A Disgraceful Trick

At the height of the panic around the Whitechapel murders, all manner of weird and wonderful stories cropped up in the newspapers concerning the behaviour of individuals who found the allure of involving themselves with the case almost impossible to resist.

In November, 1888, chimney sweep, William Avenell, found himself in court in the West End of London, when he posed as a detective in Berners Street, off Oxford Street, and attempted to apprehend a man whom, so Avenell claimed, was Jack The Ripper.

The Sheffield Evening Telegraph reported on the fact of this case in its edition of Tuesday, 13th November, 1888:-


At Marlborough Street Court William Avenall, a chimney sweep of Adam and Eve Court and Frederic William  Moore, a carver and gilder of Carlisle Street, were charged with being disorderly and assaulting Henry Edward Leeke, an oil and colour man in Berners Street.

The prosecutor, a little man, deposed that about five o’clock on Saturday afternoon, he went into a public house on Berners Street and there was accosted by a group of men.

The two prisoners followed him out, accused him of being Jack the Ripper and told him that they were detectives in private clothes and should arrest him.


They dragged him through several streets into Newman Street, treating him in a most brutal manner, and when he appealed to passers-by to assist him, the men told them he was “Jack the Ripper” –  and that they were detectives taking him the station.

He told them that he had delivered some oil at 62, Berners Street, and they said that they would see whether his statement was correct.


When they got to the house, he sprang away from them, rushed downstairs and hid himself.

The prisoners followed him, and Avenell, entering the kitchen, where about fourteen young ladies were at tea, told them that “Jack the Ripper” was in the house and that he was a detective and had come to arrest him.

The young ladies screamed, and Avenell came and fetched him out, when the girls exclaimed, “Why, that’s our little oilman.”


Madame Munz, the occupier of the house, and one of her apprentices, deposed to Avenell and two other men coming in and to Avenell stating that there was a strange man and that he was a detective.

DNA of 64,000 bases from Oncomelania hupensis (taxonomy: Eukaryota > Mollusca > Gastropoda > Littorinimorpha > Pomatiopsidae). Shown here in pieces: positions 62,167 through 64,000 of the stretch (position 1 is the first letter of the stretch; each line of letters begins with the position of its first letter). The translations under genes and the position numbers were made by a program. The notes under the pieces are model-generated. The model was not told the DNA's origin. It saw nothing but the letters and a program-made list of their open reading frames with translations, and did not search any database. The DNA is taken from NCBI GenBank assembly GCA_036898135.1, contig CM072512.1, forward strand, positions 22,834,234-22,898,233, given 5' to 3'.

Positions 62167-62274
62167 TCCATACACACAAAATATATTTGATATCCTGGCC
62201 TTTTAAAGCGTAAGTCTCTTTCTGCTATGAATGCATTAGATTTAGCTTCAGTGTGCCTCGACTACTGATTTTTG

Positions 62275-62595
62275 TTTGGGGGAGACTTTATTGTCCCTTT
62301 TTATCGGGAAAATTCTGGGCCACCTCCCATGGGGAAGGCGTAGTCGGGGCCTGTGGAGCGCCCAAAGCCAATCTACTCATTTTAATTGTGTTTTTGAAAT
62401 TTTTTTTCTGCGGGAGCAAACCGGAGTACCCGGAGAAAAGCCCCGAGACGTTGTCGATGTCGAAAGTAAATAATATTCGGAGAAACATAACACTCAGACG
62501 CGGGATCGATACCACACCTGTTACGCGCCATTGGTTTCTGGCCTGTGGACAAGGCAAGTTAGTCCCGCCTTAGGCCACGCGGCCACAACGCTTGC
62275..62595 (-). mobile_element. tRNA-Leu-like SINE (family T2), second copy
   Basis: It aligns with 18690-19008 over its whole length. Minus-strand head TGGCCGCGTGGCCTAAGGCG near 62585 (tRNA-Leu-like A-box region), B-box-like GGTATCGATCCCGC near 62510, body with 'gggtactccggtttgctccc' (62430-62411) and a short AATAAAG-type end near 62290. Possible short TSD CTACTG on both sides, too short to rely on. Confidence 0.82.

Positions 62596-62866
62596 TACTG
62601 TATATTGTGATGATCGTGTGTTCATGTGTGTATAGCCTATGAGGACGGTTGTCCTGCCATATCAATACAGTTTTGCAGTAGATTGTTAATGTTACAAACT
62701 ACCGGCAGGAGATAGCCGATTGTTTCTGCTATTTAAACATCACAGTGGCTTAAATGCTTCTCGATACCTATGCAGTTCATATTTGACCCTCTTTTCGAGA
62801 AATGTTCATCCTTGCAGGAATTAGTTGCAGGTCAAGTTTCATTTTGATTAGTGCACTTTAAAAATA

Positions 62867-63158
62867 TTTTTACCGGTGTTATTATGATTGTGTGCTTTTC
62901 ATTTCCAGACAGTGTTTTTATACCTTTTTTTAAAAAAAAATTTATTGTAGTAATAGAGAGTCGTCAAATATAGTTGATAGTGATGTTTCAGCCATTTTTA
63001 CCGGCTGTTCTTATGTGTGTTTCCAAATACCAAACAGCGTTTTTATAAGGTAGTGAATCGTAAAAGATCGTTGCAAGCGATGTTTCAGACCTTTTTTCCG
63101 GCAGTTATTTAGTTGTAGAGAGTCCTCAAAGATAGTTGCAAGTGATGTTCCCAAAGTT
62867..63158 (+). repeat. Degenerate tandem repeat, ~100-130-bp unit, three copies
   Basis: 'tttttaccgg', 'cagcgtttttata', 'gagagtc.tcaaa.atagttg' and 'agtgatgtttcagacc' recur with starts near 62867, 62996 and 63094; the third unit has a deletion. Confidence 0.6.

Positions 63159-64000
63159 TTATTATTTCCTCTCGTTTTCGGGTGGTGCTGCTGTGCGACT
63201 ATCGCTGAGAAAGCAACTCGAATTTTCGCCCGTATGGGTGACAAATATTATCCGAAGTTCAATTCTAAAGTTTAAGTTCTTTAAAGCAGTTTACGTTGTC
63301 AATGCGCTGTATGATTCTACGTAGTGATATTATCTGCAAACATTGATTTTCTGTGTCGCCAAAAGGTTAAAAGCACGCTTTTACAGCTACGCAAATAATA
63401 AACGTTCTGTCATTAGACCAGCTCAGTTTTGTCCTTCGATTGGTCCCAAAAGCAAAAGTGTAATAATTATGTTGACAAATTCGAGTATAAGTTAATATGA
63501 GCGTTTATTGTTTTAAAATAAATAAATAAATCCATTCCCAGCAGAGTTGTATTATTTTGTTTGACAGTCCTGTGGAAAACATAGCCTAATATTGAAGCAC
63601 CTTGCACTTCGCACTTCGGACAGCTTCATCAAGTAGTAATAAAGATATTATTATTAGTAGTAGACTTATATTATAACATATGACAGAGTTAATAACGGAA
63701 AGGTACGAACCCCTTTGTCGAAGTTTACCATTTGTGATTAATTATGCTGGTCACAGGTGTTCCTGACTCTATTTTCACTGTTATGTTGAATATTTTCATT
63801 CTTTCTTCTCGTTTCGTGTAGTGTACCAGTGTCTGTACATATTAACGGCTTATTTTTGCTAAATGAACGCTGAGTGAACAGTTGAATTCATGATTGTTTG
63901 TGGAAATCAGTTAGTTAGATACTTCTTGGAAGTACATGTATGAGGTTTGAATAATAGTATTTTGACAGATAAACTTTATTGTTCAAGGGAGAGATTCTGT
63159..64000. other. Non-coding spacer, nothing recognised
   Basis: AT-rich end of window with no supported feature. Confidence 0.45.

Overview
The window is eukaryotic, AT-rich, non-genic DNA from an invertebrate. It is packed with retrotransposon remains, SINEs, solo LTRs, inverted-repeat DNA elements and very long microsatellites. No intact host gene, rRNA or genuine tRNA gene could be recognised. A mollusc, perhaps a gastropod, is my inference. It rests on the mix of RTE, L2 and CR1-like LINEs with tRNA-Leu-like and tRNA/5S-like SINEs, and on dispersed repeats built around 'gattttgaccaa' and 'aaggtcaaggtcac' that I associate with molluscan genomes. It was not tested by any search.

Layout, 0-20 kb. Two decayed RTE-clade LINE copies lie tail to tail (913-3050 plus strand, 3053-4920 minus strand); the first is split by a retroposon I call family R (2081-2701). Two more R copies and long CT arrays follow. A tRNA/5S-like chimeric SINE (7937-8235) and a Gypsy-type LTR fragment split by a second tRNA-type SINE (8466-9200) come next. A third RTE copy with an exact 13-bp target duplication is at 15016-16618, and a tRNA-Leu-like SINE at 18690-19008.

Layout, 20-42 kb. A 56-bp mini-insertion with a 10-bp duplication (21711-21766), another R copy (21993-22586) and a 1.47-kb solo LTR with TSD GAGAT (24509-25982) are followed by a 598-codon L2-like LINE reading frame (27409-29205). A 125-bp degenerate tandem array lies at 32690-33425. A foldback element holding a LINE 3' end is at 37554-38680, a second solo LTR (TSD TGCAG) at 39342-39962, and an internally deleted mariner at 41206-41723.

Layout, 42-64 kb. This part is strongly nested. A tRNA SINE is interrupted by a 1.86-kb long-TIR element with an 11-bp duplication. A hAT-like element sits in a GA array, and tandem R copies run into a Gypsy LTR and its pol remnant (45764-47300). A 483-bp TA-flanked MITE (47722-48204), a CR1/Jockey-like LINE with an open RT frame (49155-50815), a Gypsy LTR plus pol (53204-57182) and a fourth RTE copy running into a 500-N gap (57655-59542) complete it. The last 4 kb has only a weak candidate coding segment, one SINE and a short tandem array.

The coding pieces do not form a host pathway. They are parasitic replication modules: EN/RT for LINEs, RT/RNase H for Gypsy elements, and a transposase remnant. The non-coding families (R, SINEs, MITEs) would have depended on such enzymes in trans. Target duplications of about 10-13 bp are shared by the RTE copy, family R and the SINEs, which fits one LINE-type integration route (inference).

They also saw him seize Leeke, whom Mrs Munz had known for years as her oilman, by the throat and drag him out of the house.

The constable in the case stated that Avenell had told him that Leeke was “Jack the Ripper”, and, as the police would not do their duty he was doing it for them.

Moore came out of the house and tried to run away.

Leeke was quite sober, but Avenell was not.


The defence was that, when Leeke entered the public house, somebody remarked, “Here’s a funny little man, perhaps he’s Jack the Ripper.”

Avenell asked him what was the matter with him, and he said that he was in trouble, that his name was Smith, that he was a tin-plate worker, and that he lived at 62, Berners Street.

Avenell said that he would see him home, and left with Moore and a man named Bennett for that purpose.


Avenell knew that Leeke had not right in number 62, so, when he ran in there, he gave an alarm, but did not say that he was a detective, nor that Leeke was Jack the Ripper.

Moore stood on the stairs and said that it was time to leave off the foolish joke – and Bennett then went away.


Mr Hannay remanded the men for a week, to give the prosecutor the opportunity for commencing a civil action, and to enable the police to charge Avenell with the offence of pretending to be a detective.”